In our sermon this week, we will see James turn to the theme of speaking wisely. He mentions it earlier in the letter with these well-known words: Know this, my beloved brothers: let every person be quick to hear, slow to speak, slow to anger (James 1:19). It reminds us that much of the problem with controlling our tongues is speaking rashly, often out of frustration. In short, we struggle with impatience. How many of us can sympathize with that old line, “Lord, give me patience, and give it to me now!” It is an everyday problem we all face, so it seemed good to discuss it here.
Scripture repeatedly impresses the importance of patience on us. It is one of those Christian graces we are instructed to add to our lives in 2 Peter 1:5-11. We are to pursue patience (1 Tim 6:11), to be sound in patience (Tit 2:2), and to run the race with patience (Heb 12:1-2). But what do we mean by that? The dictionary defines patience as “bearing trials calmly or without complaint.” That certainly is the way we normally think of it. But I am not sure that does justice to the Biblical virtue.
There are 2 words commonly rendered patience in the NT. The first, hupomone, is literally a compound word that means “remain under.” The key idea is remaining under trials or difficulties—that is, endurance, perseverance, steadfastness. It is not primarily about a lack of complaint, although it might ideally include that; rather, it mainly concerns being unswerving from your purpose, trusting in God despite whatever troubles may come. The second word is makrothumia, which literally means “longsuffering.” It’s usually rendered that way in older translations, in fact, though more often now you will find “patience” used.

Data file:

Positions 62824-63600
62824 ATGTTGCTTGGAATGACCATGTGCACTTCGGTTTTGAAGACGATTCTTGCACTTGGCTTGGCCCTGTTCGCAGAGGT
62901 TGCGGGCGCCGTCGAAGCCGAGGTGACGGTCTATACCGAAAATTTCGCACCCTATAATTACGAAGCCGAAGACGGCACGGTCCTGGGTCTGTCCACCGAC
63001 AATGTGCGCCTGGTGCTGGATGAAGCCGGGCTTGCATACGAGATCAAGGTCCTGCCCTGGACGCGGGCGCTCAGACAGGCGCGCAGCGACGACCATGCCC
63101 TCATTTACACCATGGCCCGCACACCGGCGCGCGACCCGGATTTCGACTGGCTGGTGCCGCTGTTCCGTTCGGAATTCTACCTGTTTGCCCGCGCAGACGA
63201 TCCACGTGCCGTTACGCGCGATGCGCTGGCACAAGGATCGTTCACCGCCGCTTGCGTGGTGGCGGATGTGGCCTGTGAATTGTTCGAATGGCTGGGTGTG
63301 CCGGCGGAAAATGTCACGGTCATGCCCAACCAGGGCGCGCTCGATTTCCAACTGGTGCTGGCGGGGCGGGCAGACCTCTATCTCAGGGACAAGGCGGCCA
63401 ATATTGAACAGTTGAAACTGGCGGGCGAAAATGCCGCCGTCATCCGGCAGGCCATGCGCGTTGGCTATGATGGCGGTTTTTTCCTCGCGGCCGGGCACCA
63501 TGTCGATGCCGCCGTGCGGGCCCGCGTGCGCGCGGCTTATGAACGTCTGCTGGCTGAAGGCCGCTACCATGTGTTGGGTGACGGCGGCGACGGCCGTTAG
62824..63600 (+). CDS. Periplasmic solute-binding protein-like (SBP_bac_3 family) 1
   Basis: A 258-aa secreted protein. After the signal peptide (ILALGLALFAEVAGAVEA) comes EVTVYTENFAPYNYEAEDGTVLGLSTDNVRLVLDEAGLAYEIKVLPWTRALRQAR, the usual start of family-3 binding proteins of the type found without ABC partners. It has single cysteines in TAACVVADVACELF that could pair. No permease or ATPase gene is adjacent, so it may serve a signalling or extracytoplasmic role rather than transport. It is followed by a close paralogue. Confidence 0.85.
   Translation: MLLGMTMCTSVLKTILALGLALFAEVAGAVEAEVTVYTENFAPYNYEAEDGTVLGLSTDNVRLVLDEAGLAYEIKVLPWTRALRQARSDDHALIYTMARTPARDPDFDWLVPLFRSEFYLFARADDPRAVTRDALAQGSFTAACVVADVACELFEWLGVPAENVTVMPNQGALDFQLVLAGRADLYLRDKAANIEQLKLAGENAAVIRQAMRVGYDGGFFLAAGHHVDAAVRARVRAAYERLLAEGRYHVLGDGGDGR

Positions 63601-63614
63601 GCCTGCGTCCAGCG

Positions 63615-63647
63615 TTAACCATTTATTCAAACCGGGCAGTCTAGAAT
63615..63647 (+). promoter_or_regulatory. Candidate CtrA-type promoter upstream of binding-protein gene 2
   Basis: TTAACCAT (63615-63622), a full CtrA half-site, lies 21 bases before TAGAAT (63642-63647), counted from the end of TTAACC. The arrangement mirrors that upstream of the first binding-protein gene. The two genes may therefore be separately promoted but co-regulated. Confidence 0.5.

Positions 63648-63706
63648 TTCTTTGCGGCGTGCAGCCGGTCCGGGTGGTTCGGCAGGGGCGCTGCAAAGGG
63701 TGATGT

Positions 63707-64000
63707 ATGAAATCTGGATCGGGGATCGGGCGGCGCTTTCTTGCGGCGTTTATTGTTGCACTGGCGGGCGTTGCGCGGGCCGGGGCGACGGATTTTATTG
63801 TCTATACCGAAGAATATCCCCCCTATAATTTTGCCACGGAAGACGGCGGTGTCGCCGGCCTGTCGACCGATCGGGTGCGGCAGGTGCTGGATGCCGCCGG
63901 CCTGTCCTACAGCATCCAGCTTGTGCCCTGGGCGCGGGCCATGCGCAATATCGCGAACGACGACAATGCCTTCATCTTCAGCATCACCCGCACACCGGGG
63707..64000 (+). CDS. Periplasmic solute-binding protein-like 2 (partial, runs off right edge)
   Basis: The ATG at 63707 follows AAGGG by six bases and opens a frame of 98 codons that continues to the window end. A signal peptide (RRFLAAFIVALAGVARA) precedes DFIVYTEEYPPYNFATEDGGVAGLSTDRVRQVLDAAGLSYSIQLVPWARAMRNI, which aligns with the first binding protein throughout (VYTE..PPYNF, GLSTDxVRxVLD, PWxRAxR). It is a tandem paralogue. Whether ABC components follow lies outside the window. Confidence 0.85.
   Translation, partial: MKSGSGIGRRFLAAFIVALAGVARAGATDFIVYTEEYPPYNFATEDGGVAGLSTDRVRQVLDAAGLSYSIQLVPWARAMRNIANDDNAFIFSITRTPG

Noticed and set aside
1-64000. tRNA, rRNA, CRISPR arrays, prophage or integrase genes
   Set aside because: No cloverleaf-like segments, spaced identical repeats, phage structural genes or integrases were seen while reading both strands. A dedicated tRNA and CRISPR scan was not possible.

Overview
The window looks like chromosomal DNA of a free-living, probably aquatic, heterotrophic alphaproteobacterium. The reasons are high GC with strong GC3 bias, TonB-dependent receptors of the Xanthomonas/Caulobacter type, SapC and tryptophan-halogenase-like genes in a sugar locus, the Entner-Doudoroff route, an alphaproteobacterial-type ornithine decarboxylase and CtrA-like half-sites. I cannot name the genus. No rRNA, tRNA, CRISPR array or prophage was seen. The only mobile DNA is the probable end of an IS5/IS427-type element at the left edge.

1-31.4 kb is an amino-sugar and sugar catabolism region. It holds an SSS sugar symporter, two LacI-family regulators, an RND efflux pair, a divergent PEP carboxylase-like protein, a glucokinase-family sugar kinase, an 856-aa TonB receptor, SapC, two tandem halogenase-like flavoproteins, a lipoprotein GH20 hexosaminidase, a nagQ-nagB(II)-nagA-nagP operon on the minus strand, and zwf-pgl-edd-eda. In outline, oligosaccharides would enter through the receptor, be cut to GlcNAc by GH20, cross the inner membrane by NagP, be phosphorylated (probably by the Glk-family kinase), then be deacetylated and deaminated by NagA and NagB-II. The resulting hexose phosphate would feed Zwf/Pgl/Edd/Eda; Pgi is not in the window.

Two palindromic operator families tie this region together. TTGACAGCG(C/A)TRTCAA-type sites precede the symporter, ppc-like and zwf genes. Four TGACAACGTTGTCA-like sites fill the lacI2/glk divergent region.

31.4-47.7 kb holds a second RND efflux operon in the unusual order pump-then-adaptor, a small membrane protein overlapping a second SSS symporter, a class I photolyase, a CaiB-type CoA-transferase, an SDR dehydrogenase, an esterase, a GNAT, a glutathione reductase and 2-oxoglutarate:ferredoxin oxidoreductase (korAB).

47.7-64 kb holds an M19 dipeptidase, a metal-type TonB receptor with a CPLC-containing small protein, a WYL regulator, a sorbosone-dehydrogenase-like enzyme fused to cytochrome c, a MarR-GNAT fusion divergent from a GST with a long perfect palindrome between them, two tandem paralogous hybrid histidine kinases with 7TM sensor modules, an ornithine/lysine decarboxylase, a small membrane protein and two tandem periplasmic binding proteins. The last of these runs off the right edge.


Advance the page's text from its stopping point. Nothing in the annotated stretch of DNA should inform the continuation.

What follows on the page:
The distinction we are making stands out clearly in James 5:11, where he writes that, you have heard of the patience of Job, and you have seen the purpose of the Lord, how the Lord is compassionate and merciful. Think about that modern, English connotation of patience—is Job really an example of bearing trials without complaint? He is impatient with those around him (Job 3:2, 11; 16:1-4) He lashes out at God (7:11-16; 10:19; 30:20-3). He suffers greatly and he laments. The word here is that first one, hupomone. Job perseveres; he triumphs over his difficulties. He continues to trust in God, though it is difficult. He does not understand, he cries out in agony, but he never loses faith.
We can see it at work in Christ, too. May the Lord direct your hearts to the love of God and to the patience of Christ. (2 Thess 3:5) Now, Jesus was certainly longsuffering with his slow to learn disciples, but I wouldn’t say he was always calm. Sometimes he rebuked them sharply (Jn 14:8-9). He did not give up on them, he waited on them—he was patient in the true Biblical sense. But when warranted, he spoke to them sharply.
In short, we see the main idea in Scripture: perseverance, steadfastness, endurance. That is what we are to pursue. We might need to control our tempers, yes—though that is another lesson (one we have already had here, if you go back a few weeks to anger. But we need to learn to be steadfast in the midst of trial: THAT is patience.